The New York State Court of Appeals and New York City recently provided additional guidance for and imposed additional requirements on New York employers that use independent contractors.

In In re Yoga Vida NYC, Inc. No. 130, 2016 N.Y. LEXIS 3216 (Oct. 25, 2016), the New York Court of Appeals further explained how workers may properly be classified as independent contractors, overturning a decision by the Unemployment Insurance Appeal Board and concluding that a group of yoga instructors were not employees. And on October 27, 2016, the New York City Council unanimously passed the "Freelance Isn't Free Act," which establishes and enhances protections for independent contractors in New York City.

In re Yoga Vida NYC, Inc.

In In re Yoga Vida NYC, Inc., the New York Court of Appeals considered whether certain instructors who worked at Yoga Vida NYC, Inc. were independent contractors or employees. Independent contractors (unlike employees) are not protected by a number of employment laws, including guarantees of minimum wage, overtime compensation, insurance, and workers' compensation. Prior to the decision of the Court of Appeals, the Department of Labor held Yoga Vida responsible for unpaid unemployment contributions for certain yoga instructors whom Yoga Vida had classified as independent contractors.

When determining worker classification under New York law, multiple factors are used to determine whether the worker is an employee or an independent contractor. A list of factors is available at the Department of Labor's web page here. The most important factor is whether the employer exercises supervision, direction, and control over the worker.

In Yoga Vida, the Court found that the instructors were not employees based on the following facts:

  • The instructors set their own hours.
  • The instructors chose whether to be paid hourly or on a percentage of sales of the classes that they taught, and they were paid only if a certain number of students attended their classes.
  • Instructors could work for competitor studios, and were free to inform their students at Yoga Vida about the other classes that they taught at those studios.
  • Instructors were not required to attend meetings or receive training.

The Court noted that while Yoga Vida did exercise some "incidental control"--such as determining whether the instructors had proper licenses and publishing a class schedule on its website--this was not enough to support a conclusion that the instructors were employees. And the Court reached its decision despite a number of facts pointed out by the dissent supporting an employment relationship, including that: (i) Yoga Vida recruited its clients, determined the fees to charge for classes, and collected the fee directly from the students, and (ii) Yoga Vida placed the class schedule on its website, and once the class was posted, the instructors could not alter the time or length of the class or the type of class that is taught, and were responsible for finding a replacement instructor if they could not teach their class.

Yoga Vida confirms that factors such as an individual's ability to set his or her own schedule and to work for competitors can be very important when supporting an independent contractor classification. But classification decisions are factintensive; importantly, the Yoga Vida analysis may not aid employers in different contexts, particularly those employers engaged in different types of business.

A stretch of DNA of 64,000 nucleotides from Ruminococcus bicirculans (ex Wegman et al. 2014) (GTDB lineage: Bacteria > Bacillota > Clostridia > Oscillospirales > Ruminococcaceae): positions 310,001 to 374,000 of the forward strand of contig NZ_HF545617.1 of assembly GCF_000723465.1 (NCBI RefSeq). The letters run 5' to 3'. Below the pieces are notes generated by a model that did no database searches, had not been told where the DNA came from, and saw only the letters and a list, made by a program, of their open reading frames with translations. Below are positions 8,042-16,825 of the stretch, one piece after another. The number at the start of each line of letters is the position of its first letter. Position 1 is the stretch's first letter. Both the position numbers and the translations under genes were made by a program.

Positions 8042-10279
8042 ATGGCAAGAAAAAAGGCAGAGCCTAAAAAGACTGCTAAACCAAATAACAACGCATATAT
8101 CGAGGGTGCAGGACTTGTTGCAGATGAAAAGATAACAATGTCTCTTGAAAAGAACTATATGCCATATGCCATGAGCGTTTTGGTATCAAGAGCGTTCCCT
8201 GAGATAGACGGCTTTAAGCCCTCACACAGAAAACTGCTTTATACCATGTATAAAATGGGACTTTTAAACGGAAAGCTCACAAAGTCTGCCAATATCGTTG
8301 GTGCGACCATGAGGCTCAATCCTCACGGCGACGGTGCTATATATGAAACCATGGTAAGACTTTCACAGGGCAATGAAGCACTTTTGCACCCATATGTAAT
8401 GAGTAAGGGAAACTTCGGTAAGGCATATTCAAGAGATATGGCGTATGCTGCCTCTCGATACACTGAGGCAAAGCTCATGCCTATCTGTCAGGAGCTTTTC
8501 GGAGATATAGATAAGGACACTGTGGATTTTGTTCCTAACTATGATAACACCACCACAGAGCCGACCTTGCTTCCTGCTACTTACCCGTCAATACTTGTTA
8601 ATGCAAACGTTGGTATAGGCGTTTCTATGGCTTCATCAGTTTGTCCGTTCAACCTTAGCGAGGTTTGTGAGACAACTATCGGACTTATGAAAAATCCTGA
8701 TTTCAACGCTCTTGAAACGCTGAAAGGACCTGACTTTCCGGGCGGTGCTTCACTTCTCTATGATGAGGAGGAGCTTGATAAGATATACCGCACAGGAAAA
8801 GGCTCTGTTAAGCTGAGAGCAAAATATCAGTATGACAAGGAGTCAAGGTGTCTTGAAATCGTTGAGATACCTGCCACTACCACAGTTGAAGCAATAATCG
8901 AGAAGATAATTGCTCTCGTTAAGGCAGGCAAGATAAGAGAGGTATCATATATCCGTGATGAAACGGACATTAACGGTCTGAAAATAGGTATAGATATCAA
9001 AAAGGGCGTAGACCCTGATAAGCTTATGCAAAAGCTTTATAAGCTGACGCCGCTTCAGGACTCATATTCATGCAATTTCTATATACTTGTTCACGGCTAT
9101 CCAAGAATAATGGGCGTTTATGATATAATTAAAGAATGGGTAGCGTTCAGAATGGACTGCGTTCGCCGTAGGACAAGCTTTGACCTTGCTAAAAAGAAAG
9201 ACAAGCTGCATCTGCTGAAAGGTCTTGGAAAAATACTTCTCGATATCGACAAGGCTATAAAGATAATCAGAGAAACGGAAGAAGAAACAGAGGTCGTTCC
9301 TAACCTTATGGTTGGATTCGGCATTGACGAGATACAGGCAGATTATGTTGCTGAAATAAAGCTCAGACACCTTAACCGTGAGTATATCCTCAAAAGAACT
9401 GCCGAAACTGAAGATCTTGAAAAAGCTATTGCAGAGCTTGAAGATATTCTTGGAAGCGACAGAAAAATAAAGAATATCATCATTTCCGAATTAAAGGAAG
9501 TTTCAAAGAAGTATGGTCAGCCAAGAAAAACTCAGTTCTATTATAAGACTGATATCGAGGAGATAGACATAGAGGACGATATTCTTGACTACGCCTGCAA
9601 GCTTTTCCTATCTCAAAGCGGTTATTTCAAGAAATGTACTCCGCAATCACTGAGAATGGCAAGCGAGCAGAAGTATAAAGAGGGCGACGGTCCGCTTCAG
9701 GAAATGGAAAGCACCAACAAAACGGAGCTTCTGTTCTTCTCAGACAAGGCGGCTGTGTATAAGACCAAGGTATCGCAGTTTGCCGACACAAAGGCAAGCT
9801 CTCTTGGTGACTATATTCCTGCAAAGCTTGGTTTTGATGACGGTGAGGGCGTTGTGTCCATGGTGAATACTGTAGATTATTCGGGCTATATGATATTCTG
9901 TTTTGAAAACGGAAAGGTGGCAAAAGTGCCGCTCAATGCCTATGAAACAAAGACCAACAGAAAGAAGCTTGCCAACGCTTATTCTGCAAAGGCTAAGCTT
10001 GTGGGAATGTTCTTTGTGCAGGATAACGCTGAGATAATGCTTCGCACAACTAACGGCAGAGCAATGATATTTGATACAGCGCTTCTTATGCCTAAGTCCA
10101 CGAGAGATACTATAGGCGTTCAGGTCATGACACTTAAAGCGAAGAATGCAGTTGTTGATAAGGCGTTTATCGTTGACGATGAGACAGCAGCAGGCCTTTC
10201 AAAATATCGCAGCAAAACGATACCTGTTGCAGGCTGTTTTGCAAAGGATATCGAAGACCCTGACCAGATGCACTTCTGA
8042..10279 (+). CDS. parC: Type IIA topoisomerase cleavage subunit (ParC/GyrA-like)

Employers must also consider guidance about employee and independent contractor classification under federal law, including from the IRS and the Federal Department of Labor. As we explained in a recent client alert, the Wage and Hour Division of the United States Department of Labor issued guidance in 2015 that emphasized its view that most workers are employees for purposes of the Fair Labor Standards Act (FLSA). While the nature and degree of the employer's control is one relevant factor under federal law, the Wage and Hour Division focuses on numerous other factors, with the "ultimate determination [focused on] whether the worker is really in business for him or herself (and thus is an independent contractor) or is economically dependent on the employer (and thus is its employee)."

The Freelance Isn't Free Law

The New York City Council recently passed the "Freelance Isn't Free Law"; the bill awaits Mayor Bill de Blasio's signature. The "freelancers" protected by the law are defined as individuals who are retained as independent contractors. Under the law, whenever an individual or business seeks to retain the services of a freelancer for a contract that is valued at $800 or more, the contract must be in writing. The written contract must define the services that are to be provided by the freelancer, the value of the services, and the rate and method of compensation.

The law is intended to provide protections against non-payment of freelancers by the hiring party. Under the law, the party that hires the freelancer must pay the freelancer on or before the date compensation is due under the contract. If the contract does not specify a payment date, payment is due to the freelancer no later than 30 days after the completion of the freelancer's services. The law prohibits the hiring party from requiring the freelancer to accept less compensation than the amount previously agreed to as a condition of timely payment. Hiring parties may not retaliate against freelancers who exercise their rights under the law.

Significantly, the law attempts to dissuade non-payment by providing for double damages for a freelancer who is not paid on time and in accordance with the law. Aggrieved freelancers can file complaints with the director of the New York City Office of Labor Standards or bring a civil action directly and under the law, they have up to six years to do so.